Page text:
Using a stand mixer fitted with a paddle attachment, cream butter and lemon zest until smooth. Add sugar and beat on med-high until pale and fluffy (approximately 3mins). Reduce speed and add eggs one at a time fully incorporating after each addition. Add vanilla. Alternate adding flour mixture with milk & lemon juice, beginning and ending with flour (3 additions of flour and 2 of milk & lemon juice). Fully incorporating after each addition. Spread batter evenly between the prepared pans and smooth the tops.
Bake for approximately 35mins (mine was done at 30, so start checking before 35 minutes to make sure you don’t overbake) or until a toothpick inserted into the center comes out mostly clean. Place cakes on wire rack to cool for 10mins then turn out onto wire rack to cool completely
For the Elderflower Swiss Meringue Buttercream: Place egg whites and sugar into the bowl of a stand mixer, whisk until combined. Place bowl over a pot with 1-2" of simmering water and whisk constantly until the mixture is hot and no longer grainy to the touch or reads 160F on a candy thermometer (approx. 3mins) Place bowl on your stand mixer and whisk on med-high until the meringue is stiff and cooled (the bowl is no longer warm to the touch (approx. 5-10mins)).
Switch to paddle attachment. Slowly add cubed butter and mix until smooth. Add 2-4 Tbsp elderflower cordial (to taste) one Tbsp at a time whip until smooth.
Place one layer of cake on a cake stand or serving plate. Poke holes into the cake using a bamboo skewer. Brush with elderflower cordial. Spread a thin layer of buttercream on top of the layer and pipe a border around the outside to hold the lemon curd in. Fill with approx 3/4 cup of lemon curd. Repeat with next layer. Place final layer on top and do a thin crumb coat on the cake. Chill for 20mins.
Frost the top and sides of the cake with remaining frosting in a rustic manner. I started by spreading a generous amount of buttercream on the top and letting it overhang on the sides. Then I used a flat spatula to add buttercream to the sides of the cake and to smooth the which created a top lip with the overlapping buttercream. Top with fresh flowers if desired.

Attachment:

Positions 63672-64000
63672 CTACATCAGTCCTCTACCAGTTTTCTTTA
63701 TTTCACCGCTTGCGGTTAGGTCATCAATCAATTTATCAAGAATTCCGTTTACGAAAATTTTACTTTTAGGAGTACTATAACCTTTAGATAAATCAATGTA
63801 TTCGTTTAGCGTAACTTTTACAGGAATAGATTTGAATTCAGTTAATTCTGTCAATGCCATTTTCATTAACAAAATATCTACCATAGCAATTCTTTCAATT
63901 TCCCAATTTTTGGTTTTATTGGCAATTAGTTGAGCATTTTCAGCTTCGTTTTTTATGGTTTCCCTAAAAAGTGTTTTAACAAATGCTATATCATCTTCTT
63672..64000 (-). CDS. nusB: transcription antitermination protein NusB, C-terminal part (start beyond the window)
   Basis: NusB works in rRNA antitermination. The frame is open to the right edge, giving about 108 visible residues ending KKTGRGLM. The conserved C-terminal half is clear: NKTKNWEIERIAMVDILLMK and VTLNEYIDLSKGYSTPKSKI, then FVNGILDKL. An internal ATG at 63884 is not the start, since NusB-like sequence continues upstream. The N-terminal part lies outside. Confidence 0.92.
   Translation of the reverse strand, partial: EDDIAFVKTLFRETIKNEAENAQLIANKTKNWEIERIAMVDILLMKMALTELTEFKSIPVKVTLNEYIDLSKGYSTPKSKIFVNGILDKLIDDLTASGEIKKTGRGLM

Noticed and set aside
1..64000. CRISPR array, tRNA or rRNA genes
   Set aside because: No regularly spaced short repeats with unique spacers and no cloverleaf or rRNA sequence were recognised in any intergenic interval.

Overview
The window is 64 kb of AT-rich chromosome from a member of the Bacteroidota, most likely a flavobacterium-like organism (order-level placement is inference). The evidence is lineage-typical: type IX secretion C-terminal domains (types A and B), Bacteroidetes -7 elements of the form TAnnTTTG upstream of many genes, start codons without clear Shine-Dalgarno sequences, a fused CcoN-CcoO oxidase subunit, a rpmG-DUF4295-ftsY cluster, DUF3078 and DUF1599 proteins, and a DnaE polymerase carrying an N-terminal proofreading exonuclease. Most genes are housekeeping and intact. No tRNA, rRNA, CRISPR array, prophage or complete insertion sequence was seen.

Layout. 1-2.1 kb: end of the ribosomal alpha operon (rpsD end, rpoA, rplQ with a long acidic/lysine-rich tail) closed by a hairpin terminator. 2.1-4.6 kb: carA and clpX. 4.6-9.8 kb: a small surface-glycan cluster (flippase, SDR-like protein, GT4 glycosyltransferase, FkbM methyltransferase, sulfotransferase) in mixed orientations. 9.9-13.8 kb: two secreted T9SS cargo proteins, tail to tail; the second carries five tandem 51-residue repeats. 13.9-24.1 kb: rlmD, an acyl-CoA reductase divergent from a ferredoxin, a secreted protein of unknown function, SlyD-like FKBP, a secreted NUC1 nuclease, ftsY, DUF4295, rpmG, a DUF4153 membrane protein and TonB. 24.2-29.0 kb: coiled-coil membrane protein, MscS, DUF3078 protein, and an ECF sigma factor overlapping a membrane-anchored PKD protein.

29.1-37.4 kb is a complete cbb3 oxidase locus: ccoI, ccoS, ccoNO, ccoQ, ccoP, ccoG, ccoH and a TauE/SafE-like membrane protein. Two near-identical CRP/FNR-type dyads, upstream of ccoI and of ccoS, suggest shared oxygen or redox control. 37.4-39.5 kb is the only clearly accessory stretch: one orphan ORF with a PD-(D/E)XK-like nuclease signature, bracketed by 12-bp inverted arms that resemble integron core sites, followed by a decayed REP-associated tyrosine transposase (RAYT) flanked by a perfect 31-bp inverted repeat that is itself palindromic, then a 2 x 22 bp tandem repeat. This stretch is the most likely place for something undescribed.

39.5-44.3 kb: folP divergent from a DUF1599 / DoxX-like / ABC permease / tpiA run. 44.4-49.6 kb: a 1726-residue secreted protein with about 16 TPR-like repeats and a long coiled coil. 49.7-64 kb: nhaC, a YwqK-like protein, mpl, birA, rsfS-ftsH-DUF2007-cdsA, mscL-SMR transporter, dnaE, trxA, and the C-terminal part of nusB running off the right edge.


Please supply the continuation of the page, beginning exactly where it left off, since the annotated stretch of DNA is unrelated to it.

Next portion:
From Sally’s Baking Addiction
4 large egg yolks
2/3 cup (134g) granulated sugar
1 Tablespoon lemon zest (about 1 lemon)
1/3 cup (80ml) fresh lemon juice (about 3 lemons)
1/8 teaspoon salt
6 Tablespoons (86g) unsalted butter, softened to room temperature
Fill the bottom pot of your double boiler with 1-2 inches of water. Place on high heat. Once the water begins to boil, reduce to low heat to keep the water at a simmer.
Place egg yolks, granulated sugar, lemon zest, lemon juice, and salt into the top pot of your double boiler. Using a silicone whisk, whisk until completely blended, then continue to whisk as the curd cooks. Constant whisking prevents the egg yolks from curdling. Whisk and cook until the mixture becomes thick, resembling the texture of hollandaise sauce, about 10 minutes. If curd isn’t thickening, turn up the heat and constantly whisk.
Remove pan from heat. Cut the butter into 6 separate pieces, then stir into the curd. The butter will melt from the heat of the curd. Pour curd into a jar or bowl and place a piece of plastic wrap directly on top so it is touching the top of the curd. (This prevents a skin from forming on top.) The curd will continue to thicken as it cools. Once cool, the plastic wrap can be removed.
Refrigerate the curd for up to about 10 days.